A new community trigger that forces police to investigate repeated complaints will make it quicker and easier to stop anti-social behaviour blighting the lives of communities, the Home Secretary said..
Theresa May said she wanted to stop repeat victims suffering unnoticed by giving communities and residents the power to make the police take action.
Rupert Evelyn reports for ITV News:
Forces will be required to investigate any incident reported by at least five people, or any three separate complaints by the same person.
Mrs May is ditching Labour's Asbos which have been described as a "badge of honour" among anti-social youths by critics.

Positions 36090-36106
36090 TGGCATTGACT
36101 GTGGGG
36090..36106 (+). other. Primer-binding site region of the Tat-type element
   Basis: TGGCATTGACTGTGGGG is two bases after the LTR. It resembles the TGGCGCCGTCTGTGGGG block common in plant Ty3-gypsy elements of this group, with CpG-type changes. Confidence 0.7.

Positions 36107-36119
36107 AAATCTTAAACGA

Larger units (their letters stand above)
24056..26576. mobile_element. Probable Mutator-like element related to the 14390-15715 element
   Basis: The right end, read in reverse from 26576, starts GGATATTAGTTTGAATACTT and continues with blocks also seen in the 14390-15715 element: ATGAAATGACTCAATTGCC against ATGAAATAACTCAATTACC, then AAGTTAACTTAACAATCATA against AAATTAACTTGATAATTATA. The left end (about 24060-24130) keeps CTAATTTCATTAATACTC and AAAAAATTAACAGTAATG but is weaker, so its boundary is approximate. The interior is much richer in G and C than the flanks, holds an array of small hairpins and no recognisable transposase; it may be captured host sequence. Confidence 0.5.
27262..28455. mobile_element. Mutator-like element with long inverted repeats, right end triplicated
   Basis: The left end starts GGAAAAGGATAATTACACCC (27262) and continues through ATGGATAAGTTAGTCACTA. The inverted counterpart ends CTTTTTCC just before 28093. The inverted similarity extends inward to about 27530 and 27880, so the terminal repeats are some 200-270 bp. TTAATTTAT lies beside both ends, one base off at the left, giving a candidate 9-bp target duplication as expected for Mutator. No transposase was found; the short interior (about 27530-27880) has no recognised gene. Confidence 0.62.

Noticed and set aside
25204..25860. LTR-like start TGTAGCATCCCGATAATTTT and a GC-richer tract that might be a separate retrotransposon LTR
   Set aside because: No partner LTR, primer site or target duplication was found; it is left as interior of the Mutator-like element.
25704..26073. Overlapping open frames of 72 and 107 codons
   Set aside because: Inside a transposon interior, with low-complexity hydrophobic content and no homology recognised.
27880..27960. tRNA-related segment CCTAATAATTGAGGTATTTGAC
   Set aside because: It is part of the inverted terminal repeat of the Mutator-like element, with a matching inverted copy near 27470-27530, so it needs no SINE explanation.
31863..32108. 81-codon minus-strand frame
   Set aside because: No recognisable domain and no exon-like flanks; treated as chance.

The new powers, which will be trialled in three areas, "will enable residents to say that the point has come where the police are required to do something", Mrs May added.
What are the reforms?
- The reforms will replace 19 measures with six powers that target people, places and police powers.
- A new Criminal Behaviour Order (CBO) will be used to ban an individual from particular activities or places.
- A civil Crime Prevention Injunctions (CPI) will be brought in to give agencies an immediate power to protect victims and communities.
- Simpler powers to close premises that are a magnet for trouble and tougher action over nightmare neighbours will be introduced.
The move follows the high-profile case of Fiona Pilkington, who killed herself and her disabled daughter Francecca Hardwick, 18, in 2007 following 10 years of sustained abuse.
The so-called community trigger power will be introduced in three pilot schemes in Manchester, Brighton and Hove and West Lindsey, Lincolnshire.
Labour have criticised the new laws, with Shadow home secretary Yvette Cooper calling them a "weak rebrand" of Asbos.